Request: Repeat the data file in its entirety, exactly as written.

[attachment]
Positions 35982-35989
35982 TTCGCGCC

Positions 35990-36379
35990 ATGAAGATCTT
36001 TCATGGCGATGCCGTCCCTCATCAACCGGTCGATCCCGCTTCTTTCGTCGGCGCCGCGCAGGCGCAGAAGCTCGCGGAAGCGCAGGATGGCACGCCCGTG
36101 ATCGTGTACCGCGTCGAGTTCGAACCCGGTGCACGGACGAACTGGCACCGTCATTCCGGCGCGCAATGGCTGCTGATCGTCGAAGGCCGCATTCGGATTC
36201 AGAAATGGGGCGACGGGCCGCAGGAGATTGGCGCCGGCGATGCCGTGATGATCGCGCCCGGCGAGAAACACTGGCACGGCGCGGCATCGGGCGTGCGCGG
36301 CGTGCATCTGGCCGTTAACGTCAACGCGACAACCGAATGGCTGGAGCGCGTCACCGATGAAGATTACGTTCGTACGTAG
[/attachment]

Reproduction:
Positions 35982-35989
35982 TTCGCGCC

Positions 35990-36379
35990 ATGAAGATCTT
36001 TCATGGCGATGCCGTCCCTCATCAACCGGTCGATCCCGCTTCTTTCGTCGGCGCCGCGCAGGCGCAGAAGCTCGCGGAAGCGCAGGATGGCACGCCCGTG
36101 ATCGTGTACCGCGTCGAGTTCGAACCCGGTGCACGGACGAACTGGCACCGTCATTCCGGCGCGCAATGGCTGCTGATCGTCGAAGGCCGCATTCGGATTC
36201 AGAAATGGGGCGACGGGCCGCAGGAGATTGGCGCCGGCGATGCCGTGATGATCGCGCCCGGCGAGAAACACTGGCACGGCGCGGCATCGGGCGTGCGCGG
36301 CGTGCATCTGGCCGTTAACGTCAACGCGACAACCGAATGGCTGGAGCGCGTCACCGATGAAGATTACGTTCGTACGTAG